Health care, pension, and disability plans account for the bulk of employers' benefit costs, as defined in this article. Because those costs tend to rise as employees get older, the age structure of the workforce affects not only employers' costs but ultimately their competitiveness in global markets. How much costs vary depends in large part on the structure of the benefits package provided.
The method a company chooses to finance benefits generally varies with its size. This article focuses primarily on the benefit practices of large, private employers. In the long run, such employers pay the costs associated with the demographics of their workers, whereas small employers can often pool costs with other companies in the community. In addition, small employers often offer fewer benefits, and the costs and financing of those benefits are subject to the insurance markets and state regulations.
The discussion of benefit packages is illustrated by case studies based on benefits that are typical for three types of organizations-a large traditional company such as steel, automobile, and manufacturing; a large financial services company such as a bank or health care organization; and a medium-sized retail organization. The case studies demon
strate the extent to which the costs of typical packages vary and reveal that employers differ radically in the incentives they offer employees to retire at a specific time. An employer can shift the variation in cost by age by changing the structure of the benefit program.
The major forces that drive age differences in benefit costs are the time value of money (the period of time available to earn investment income and the operation of compound interest) and rates of health care use, disability, and death. Those forces apply universally, in the United States and elsewhere, and they have not changed in recent years. However, the marketplace and the prevalence of various types of benefit programs have changed, and those changes have generally resulted in less cost variation by age and more frequent employer selection of benefit packages that exhibit less variation by age.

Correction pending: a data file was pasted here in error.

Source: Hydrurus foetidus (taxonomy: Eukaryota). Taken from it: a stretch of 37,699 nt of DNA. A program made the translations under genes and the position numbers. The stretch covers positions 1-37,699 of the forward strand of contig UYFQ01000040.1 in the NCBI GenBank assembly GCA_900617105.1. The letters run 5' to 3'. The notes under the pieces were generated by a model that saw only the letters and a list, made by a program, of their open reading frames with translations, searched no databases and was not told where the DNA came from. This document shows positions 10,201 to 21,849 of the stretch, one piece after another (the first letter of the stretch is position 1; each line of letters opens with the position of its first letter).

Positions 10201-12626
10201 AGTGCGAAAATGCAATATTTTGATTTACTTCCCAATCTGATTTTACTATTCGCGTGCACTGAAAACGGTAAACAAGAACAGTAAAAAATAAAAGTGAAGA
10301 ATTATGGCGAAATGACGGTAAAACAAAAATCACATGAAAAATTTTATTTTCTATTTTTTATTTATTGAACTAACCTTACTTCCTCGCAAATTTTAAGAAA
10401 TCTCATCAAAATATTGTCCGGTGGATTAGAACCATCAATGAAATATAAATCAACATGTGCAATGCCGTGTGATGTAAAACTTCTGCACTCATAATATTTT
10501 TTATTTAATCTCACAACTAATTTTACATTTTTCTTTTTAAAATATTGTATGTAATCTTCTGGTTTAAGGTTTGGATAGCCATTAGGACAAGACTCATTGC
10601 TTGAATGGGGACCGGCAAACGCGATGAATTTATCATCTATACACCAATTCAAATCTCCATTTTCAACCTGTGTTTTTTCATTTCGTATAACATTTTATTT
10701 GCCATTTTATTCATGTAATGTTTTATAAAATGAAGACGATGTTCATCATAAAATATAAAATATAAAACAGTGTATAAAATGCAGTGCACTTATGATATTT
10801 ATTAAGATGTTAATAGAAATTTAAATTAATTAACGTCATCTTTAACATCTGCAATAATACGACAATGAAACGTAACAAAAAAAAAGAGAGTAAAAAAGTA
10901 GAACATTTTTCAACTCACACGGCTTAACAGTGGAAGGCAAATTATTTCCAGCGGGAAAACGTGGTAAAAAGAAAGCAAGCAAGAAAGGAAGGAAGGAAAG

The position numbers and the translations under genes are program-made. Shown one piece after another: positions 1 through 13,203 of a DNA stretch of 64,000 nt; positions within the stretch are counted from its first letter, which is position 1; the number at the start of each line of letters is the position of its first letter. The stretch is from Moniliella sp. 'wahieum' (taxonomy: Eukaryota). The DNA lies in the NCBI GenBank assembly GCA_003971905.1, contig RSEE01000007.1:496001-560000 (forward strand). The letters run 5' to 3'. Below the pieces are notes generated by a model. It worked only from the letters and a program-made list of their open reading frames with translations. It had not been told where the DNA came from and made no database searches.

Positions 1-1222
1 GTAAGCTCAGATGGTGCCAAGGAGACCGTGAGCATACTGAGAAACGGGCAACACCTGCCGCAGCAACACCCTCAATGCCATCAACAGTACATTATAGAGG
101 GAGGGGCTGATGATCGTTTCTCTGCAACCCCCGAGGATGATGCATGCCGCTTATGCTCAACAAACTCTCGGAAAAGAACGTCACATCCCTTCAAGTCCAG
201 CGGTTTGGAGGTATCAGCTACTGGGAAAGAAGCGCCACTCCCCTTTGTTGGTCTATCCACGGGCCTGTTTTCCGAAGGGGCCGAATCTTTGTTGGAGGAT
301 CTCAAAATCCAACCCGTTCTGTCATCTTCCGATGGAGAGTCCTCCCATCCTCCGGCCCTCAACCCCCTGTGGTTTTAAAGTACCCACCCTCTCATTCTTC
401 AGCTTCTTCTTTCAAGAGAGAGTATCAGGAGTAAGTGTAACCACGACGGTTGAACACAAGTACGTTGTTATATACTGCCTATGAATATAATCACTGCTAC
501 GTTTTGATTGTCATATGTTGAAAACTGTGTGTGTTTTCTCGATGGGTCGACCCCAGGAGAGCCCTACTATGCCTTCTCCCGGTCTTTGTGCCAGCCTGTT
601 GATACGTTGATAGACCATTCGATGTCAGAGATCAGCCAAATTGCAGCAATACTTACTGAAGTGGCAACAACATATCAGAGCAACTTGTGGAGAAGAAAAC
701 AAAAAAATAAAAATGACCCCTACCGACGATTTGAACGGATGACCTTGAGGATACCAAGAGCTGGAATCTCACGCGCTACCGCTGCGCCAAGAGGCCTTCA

A 1984 study on the costs of employing older workers, prepared for the Special Committee on Aging of the U.S. Senate (Rappaport and Morrison 1984), found that substantial benefit costs are associated with age and that those costs vary with the structure of the benefit package. Those findings still hold true today. The forces responsible for the differences in benefit costs by age-the amount of time available to earn investment income and the operation of compound interest, plus differences in rates of illness and death-- have not changed in the past 16 years. However, there has been a change in the prevalence of various types of benefit programs and in market practices, notably:
* A growth in employment in smaller companies, which frequently offer fewer and less generous benefits.
* A shift from traditional defined benefit plans to defined contribution plans and cash balance plans, which have much less variation in cost by age.
* An increase in the use of matched savings programs and in the size of the match. (The costs of those programs do not vary by age.)
* New forms of health benefit plans and new variations in risk sharing between insurer and employer.
* An increase in employee contributions for health plans. (Those contributions do not vary by age, whereas costs do, thus increasing the employees cost variation.)
* An increase in the use and costs of prescription drugs and a shift from inpatient to outpatient health care.
* Growth of flexible benefit programs, in which employees are allocated credits that they use to buy benefits from a menu.
These changes have generally resulted in less cost variation by age today and more frequent employer selection of benefit packages that exhibit less variation by age. …